Ancient civilizations watched stars, tracked sunrises and sunsets, moon’s daily changes, eclipses, and the zodiac stars’ planetary positions. By observing the sky and recording star arrangements, it became possible to predict their appearance. The result was the creation of a calendar or the creation of a new heavenly clock. Through the measurement of time progress, people were able to plan events and coordinate their social and agricultural lives. There is evidence that moon tracking began 20,000 years ago, long before the agricultural revolution. In Fig.3, we see an example of an ancient lunar calendar;  a painting from the Lascaux Caves dated 15,000 BC. The twenty-eight dots, painted under the pregnant four-legged animal, show a count of a lunar cycle.

horse and deer moon calendar, Lascaux, France
Fig. 3 The horse and deer moon calendar, Lascaux, France

On the right drawing, under the deer, there is a square with thirteen dots representing the number of crescent moon nights until the full moon. The moon cycle count, in this case, proceeds in both directions comprising of twenty-six days, the number of days the moon appears in the sky.

Moon Calendars Rock Art, Negev Desert

Moon cycle tracking is evident in Negev Desert rock art.    In Fig.4 scene1, a unique rock art depicts a centipede and is an ingenious way of counting the monthly moon cycle (for more information, see Rock Art Moon Calendars). This strange-looking creature has twenty-eight legs with a square at the end. Each leg marks a day in a moon cycle, while the square serves as the moonless day counter.

Archaeology news. Moon calendars Negev Desert, early astronomy rock art engraving research news
Fig4. Moon Calendars from Negev Desert rock art. Scene1- A centipede with 28 legs for counting the full moon cycle. Scene2-Two stars for counting half a moon cycle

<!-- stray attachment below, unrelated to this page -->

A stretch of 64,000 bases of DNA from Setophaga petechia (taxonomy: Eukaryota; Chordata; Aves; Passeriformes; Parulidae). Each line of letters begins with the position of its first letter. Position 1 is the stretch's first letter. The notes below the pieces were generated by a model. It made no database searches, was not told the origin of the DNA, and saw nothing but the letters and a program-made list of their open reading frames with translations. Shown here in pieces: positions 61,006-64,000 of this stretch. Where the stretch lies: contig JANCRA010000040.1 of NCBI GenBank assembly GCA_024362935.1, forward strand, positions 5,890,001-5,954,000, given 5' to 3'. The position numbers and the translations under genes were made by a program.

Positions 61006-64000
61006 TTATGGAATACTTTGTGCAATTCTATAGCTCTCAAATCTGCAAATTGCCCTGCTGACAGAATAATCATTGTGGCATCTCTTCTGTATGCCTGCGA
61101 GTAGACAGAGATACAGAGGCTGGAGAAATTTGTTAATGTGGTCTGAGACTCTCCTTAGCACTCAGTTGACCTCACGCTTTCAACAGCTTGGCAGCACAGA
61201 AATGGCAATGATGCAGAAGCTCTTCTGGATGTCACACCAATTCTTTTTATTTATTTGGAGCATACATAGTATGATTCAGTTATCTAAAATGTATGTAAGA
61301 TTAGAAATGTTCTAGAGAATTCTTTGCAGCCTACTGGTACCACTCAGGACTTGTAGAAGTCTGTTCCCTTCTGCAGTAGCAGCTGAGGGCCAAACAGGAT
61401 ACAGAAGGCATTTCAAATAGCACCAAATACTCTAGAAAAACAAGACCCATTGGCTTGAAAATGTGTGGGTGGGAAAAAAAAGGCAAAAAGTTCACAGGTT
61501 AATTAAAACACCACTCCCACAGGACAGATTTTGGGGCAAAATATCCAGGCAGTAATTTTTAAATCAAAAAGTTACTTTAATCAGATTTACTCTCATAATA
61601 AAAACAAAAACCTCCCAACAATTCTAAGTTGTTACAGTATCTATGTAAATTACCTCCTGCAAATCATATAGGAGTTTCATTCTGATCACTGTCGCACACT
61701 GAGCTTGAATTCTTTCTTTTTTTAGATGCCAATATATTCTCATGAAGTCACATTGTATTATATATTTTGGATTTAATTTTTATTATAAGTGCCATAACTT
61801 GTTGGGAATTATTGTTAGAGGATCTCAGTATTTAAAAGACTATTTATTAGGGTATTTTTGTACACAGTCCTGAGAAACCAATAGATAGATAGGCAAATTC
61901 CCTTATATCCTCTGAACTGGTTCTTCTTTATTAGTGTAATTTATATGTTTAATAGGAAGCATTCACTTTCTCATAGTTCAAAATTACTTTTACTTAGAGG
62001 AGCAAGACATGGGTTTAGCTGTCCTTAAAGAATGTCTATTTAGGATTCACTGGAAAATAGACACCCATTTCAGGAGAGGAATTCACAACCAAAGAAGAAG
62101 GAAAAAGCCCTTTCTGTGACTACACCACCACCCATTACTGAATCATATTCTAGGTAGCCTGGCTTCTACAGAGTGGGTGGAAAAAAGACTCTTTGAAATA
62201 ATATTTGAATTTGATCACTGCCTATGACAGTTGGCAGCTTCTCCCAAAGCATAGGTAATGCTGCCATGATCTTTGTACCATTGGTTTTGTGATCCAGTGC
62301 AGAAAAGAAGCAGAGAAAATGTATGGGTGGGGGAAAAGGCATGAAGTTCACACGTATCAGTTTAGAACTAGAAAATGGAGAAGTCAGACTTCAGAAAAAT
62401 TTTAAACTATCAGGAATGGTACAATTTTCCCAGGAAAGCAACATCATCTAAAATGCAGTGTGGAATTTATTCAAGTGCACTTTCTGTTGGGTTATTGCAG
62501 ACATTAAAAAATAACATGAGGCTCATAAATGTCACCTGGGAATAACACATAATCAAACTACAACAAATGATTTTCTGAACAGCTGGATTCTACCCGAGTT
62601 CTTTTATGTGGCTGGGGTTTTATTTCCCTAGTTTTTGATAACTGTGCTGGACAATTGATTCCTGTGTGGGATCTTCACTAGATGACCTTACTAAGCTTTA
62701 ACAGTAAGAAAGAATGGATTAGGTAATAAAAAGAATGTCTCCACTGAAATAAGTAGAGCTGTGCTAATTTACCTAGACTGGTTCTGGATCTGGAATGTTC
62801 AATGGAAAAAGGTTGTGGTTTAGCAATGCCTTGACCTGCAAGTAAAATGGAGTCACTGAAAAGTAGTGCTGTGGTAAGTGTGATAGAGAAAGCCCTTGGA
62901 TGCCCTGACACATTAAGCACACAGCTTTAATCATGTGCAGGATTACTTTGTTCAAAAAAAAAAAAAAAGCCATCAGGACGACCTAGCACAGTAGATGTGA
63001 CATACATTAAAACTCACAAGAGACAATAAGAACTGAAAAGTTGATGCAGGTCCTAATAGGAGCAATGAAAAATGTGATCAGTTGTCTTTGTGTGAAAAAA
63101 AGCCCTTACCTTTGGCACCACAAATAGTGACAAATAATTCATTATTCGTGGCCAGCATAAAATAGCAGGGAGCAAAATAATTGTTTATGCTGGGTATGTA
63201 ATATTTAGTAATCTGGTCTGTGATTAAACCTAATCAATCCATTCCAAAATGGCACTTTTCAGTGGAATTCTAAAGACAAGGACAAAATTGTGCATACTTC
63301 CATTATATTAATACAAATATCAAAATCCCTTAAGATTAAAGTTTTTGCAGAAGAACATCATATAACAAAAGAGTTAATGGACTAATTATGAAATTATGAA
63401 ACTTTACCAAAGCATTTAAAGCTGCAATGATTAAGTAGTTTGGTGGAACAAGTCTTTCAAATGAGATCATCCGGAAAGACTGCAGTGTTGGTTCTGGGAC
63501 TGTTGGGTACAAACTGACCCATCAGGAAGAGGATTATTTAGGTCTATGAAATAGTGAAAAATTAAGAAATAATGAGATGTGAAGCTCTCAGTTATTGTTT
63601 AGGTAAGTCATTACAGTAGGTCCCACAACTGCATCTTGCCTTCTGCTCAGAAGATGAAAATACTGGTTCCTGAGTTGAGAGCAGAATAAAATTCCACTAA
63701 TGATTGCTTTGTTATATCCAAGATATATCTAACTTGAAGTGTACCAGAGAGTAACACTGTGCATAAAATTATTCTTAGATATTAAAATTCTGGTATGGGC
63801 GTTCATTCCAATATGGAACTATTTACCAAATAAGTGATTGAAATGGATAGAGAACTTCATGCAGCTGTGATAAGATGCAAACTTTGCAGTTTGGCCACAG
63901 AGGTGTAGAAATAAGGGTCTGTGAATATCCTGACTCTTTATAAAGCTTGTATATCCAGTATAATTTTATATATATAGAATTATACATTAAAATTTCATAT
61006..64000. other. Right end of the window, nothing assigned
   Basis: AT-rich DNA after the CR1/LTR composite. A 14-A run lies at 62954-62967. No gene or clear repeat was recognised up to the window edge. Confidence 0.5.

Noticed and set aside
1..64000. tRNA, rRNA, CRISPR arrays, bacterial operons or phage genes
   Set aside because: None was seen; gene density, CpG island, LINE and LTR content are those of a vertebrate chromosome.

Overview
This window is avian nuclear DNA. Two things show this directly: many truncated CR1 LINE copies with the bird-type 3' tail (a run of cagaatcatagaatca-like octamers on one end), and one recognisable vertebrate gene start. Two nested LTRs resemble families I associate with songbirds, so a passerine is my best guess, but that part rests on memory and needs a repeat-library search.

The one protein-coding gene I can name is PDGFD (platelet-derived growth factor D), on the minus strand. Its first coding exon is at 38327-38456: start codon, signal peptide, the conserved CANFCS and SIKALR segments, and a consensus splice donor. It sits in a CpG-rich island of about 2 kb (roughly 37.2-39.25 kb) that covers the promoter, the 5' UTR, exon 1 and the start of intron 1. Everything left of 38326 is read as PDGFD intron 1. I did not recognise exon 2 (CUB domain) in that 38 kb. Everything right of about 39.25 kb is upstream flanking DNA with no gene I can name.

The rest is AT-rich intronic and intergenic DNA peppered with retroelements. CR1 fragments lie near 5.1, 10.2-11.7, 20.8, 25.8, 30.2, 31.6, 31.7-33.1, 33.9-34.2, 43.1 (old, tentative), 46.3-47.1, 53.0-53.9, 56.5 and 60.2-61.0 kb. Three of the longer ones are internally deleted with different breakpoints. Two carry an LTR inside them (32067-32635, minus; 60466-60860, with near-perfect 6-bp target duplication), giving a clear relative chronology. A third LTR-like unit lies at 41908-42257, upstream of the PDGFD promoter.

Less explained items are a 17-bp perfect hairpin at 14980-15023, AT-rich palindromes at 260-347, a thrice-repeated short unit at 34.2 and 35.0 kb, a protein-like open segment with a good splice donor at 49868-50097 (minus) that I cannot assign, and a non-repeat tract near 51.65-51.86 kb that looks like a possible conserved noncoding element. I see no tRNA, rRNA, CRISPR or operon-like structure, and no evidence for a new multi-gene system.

Fig.4 scene2, a rock art shows two star-like engravings with 7 rays each that count the moon days. In this counting scheme, a stone is added for each day, and when the first star fills with stones the count continues to the lower star. The counting proceeds until it reaches the full circle (meaning full moon), which marks the completion of the half-moon cycle, and then the counting sequence continues in reverse order.

Venus Calendars Rock Art

The lunar calendar does not follow seasons since there are only 29.5 days in a lunar month. This introduces an inherent mismatch, of 11 days yearly, between the lunar and solar cycles. In Sumer, this mismatch problem was resolved by interlacing months and adopting accurate stellar references or cross-checking with the Venus cycle.

Fig.5 scene1 is rock art shows an ingenious Venus 8-year calendar counter. The wheel with 12 cavities counts the months by adding a stone for every lunar month that passed. The 8 plant branches count the years.   (for more details see  Venus Calendars Rock Art).

Archaeology research news. The Venus cycle calendars , early astronomy rock art research, Negev Desert,
Fig. 5 The Venus cycle calendar rock art, Negev Desert, Scene1-Venus octagonal cycle. Scene2-Venus synodic cycle